Many of the Marines developed a foot fungus, and as hard as we all tried to avoid it, I had it as well. We had foot powder issued, and I used it. I discovered it was good to use it on other parts of my body; there was no way to bathe, and it controlled the itching and scratching. Even toned down the body odor, not that it mattered, we did not have the amenities of Motel 6 up there on line and we all stunk, Any time We were relieve off line or we relied a Marine or allied unit. There were over 15 including the ROK-KMCs There were invariably comments in the salty vernacular understood by all uttered by a few wise asses about the body odor

I am wearing several layers of clothing, wool pants under the green cotton pants, and two extra wool shirts. I wore a lined parka with a hood when I stood my watch at night. My brother in law, Frank Pederson sent me two great hand warmers fuelled by lighter fluid that worked great; I kept one in each pocket.When we were not standing watch we slept in a cave on the dirt floor with our cloths on. It was also the command post so we always had a lieutenant there with us. Our orders were to keep clean-shaven, and a Marine barber came up at intervals to keep our hair short, there was a reason for that, if we got a head wound it was easier for our Corpsmen to take care of. We had to deal with rats and other creatures; we tried not to leave any open food around for them. There is a letter in my pocket from Parthene I carried out to the outpost with me. There is a C. Rations box in the foreground; three other weapons and a grenade are visible. The ledge above my helmet is where I heated food, we all carried canteens of water, but the ROK- KSCS work parties we called Chiggie Bears brought C’rations and water to us, and occasionally worked on trenches and bunkers, If memory serves the duty was three days and nights if conditions permitted. We could walk back to a MSR and be trucked back to showers, and changi- changi= [clean cloths] every two to three weeks. I was a Bar man, = [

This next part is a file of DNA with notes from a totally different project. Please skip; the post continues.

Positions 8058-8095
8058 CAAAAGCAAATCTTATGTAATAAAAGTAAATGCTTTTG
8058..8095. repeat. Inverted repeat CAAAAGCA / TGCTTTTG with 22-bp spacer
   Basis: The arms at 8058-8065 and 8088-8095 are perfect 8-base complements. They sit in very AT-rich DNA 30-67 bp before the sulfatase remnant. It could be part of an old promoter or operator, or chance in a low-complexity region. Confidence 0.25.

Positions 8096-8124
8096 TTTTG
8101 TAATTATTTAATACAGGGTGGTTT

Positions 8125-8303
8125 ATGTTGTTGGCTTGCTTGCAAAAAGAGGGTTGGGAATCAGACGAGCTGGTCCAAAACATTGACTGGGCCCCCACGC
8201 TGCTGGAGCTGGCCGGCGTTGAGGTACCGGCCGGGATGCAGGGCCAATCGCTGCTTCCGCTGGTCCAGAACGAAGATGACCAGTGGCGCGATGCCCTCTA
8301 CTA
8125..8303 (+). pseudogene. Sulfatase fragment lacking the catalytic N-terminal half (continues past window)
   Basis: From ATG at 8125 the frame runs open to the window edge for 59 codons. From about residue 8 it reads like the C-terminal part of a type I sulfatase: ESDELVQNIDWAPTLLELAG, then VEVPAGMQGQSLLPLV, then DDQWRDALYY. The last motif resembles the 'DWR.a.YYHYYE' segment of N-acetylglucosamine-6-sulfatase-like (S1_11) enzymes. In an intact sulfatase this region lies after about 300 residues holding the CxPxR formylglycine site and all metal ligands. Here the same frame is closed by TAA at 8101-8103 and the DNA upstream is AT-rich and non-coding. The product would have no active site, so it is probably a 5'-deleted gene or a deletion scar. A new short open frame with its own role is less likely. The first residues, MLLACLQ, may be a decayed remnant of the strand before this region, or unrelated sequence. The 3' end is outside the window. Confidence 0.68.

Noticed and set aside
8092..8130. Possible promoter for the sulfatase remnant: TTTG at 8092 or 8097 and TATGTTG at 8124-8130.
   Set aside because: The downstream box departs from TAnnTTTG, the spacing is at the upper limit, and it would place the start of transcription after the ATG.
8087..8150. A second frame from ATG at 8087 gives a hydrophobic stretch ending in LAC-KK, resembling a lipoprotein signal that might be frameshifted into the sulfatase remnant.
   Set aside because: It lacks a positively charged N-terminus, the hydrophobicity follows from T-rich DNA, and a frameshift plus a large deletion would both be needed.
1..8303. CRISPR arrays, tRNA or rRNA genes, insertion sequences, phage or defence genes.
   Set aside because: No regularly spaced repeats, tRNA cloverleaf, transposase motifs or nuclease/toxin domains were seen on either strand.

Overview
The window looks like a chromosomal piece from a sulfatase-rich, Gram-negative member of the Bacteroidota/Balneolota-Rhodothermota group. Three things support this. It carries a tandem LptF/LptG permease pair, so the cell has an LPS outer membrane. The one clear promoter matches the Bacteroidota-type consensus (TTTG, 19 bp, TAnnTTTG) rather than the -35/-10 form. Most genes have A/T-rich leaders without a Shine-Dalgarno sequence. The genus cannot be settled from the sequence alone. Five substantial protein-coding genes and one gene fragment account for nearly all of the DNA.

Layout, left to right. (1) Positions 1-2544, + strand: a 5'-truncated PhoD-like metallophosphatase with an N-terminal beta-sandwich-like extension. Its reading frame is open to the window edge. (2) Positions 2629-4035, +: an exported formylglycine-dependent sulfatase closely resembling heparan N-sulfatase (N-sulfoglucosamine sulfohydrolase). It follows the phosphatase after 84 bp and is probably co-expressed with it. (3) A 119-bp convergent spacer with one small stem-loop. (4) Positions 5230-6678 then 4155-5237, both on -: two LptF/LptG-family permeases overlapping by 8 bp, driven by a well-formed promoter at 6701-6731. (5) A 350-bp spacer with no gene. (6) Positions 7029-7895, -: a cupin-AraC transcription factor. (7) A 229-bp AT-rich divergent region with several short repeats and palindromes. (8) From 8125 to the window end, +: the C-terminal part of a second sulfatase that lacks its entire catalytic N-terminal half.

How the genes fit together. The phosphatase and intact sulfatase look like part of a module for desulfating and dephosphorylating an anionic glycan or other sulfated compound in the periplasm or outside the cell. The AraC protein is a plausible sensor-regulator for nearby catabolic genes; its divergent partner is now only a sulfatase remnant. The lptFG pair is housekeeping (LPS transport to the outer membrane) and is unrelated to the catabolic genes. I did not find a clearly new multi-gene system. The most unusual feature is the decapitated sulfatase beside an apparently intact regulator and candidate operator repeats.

On 31 January 1953 I received a telegram informing me I had a daughter born Jan 21 1953 .followed by a package containing cookies, candles and a purple neck tie with It’s a girl stenciled on it, a letter and a box of cigars, to hand out among the Marines in My platoon.

Beginning March 26 1953, after a five-day and night battle with the CCF over several outposts including Vegas resulting in 116 killed 801 wounded 441 of them evacuated to hospital ships and field hospitals, 88 missing and 19 known to be taken prisoner. 550 replacements were brought up during the operation. Yours truly came through it all intact. Enemy Casualties from the 358th CCF Regiment were higher